King's popular success stems from his skill in "going for the gross-out." The careless reader may assume that his prose is merely serviceable and transparent, but it is in fact both literate and literary. Danse Macabre demonstrates his encyclopedic knowledge of his tradition and a keen appreciation of the finest writers, such as Shirley Jackson. Attentive readers will, however, also notice his debt to the canons of English and American literature. From Carrie onwards one hears allusions to many writers, not only Poe, but T. S. Eliot, Coleridge, Yeats, Dylan Thomas, or Robert Browning ("Childe Roland to the Dark Tower Came"). Furthermore, as John Sears argues, King's fiction shares the epistemological anxiety about writing itself that has haunted Gothic fiction, its dubious function in conveying and perhaps constructing "reality." Walpole published the first "Gothic Story" pretending to be the translator of an antique Italian text of mysterious provenance. Numerous stories told through collections of documents, such as Dracula or Carrie, are always potentially unreliable. Sears writes that Carrie "emphasizes the written-ness of human subjectivity that King's writings will henceforth relentlessly elaborate in his Gothic vision" (2012: 51). King's major works exploring the dynamics of fiction and reality, of reader and writer, of his past and his present, of his conscious and unconscious minds include Misery (1987), The Dark Half (1989), Bag of Bones (1998), and Duma Key (2008). Lisey's Story (2006) views these mysteries refracted through the subjectivity of a writer's wife.

With few exceptions King always includes the paranormal in his fiction. But Gothic supernaturalism encodes received (psychoanalytic) opinion about our selves. According to Freud, we are heavily defended structures enfolding forgotten secrets and forbidden desires. In On Writing King defines his craft (or art) as "Telepathy, of course" (2010: 103), implicitly endorsing the Romantic notion that the writer's power is magical. Poets (as Coleridge observed) create new worlds from the materials of the old one. Thus King's seemingly permanent place on the best seller lists leads one to wonder whether his fiction constitutes for his readers a therapeutic psychoanalysis of themselves and their culture, an opportunity to confront and work through their nightmares. As he writes in Danse Macabre, "It may well be that the mass-media dream of horror can become a national analyst's couch" (1979: 26). He implicitly constructs his readers as analysands: "I believe that horror does not horrify unless the reader has been personally touched […] It is a combat waged in the secret recesses of the heart" (1979: 25); "The job of the fantasy-horror writer is to make you, for a little while, a child again" (1979: 378). Horror is a dream, and "the dream of horror is in itself a lancing or an out-letting" (1979: 26). These excursions, King believes, have a fundamentally conservative purpose, as they in the end reassert a status quo; our confrontations with hysterical misery return us to common unhappiness. Thus for future readers, Stephen King offers not only a portrait of post-World War II American culture, but also evidence of its most terrible fear, the omnipresent threat of violence that haunts our lives (see psychoanalysis).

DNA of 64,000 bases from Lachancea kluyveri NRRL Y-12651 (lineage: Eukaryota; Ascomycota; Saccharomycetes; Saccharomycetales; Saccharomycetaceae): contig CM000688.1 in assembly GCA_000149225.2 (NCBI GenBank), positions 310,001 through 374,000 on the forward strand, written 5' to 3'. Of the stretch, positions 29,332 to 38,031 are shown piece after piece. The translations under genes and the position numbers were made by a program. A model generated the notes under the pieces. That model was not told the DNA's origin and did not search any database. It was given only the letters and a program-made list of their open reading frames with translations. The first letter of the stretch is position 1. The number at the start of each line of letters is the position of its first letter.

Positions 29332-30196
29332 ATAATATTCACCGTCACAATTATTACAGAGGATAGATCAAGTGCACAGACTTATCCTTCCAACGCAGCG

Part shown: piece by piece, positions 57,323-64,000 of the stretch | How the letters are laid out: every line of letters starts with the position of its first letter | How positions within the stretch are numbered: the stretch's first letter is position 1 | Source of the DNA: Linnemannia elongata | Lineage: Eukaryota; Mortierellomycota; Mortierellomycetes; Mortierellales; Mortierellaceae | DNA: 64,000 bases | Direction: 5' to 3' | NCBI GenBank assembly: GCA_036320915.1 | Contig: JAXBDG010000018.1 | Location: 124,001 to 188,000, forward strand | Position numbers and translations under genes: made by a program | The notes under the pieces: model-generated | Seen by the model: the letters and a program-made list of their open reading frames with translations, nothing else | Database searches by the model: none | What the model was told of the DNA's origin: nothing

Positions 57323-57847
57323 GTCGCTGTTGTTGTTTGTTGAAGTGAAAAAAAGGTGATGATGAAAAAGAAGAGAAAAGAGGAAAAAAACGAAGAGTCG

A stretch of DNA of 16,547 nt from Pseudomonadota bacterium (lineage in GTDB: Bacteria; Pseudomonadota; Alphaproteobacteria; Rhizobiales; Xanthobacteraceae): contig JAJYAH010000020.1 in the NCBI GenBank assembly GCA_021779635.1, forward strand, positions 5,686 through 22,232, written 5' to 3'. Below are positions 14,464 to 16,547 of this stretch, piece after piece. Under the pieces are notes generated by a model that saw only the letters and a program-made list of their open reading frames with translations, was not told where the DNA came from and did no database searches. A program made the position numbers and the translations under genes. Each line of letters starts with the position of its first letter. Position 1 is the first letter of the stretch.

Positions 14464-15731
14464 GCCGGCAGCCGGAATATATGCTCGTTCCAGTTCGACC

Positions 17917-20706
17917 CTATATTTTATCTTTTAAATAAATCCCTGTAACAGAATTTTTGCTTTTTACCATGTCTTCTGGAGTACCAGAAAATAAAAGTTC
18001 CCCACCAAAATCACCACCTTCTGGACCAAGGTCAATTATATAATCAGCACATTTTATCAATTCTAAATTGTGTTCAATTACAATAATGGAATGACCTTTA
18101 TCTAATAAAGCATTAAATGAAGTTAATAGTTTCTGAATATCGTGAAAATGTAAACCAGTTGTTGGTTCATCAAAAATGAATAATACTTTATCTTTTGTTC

SEE ALSO: American Gothic; Female Gothic; Film; Horror Fiction; Lewis, Matthew; Psychoanalysis; Terror; Walpole, Horace.

  • Lewis, M. G. (1973 [1796]) The Monk. New York: Oxford World Classics.
  • King, S. (1979) Stephen King's Danse Macabre. New York: Everest Books.
  • King, S. (2010) On Writing. 10th Anniversary Edition. New York: Scribner.
  • Sears, J. (2012) Stephen King's Gothic. Cardiff: University of Wales Press.
  • Bloom, H. (ed.) (1988) Stephen King. New York: Chelsea House.
  • Hoppenstand, G. & Browne, R. B. (1987) The Gothic World of Stephen King: Landscape of Nightmares. Bowling Green, OH: Bowling Green State University Popular Press.
  • Magistrale, T. (1988) Landscape of Fear: Stephen King's American Gothic. Madison, WI: Popular Press.
  • Mighall, R. (1989) A Geography of Victorian Gothic Fiction: Mapping History's Nightmares. Oxford: Oxford University Press.
  • Strengell, H. (2007) Stephen King: Monsters Live in Ordinary People. London: Duckworth.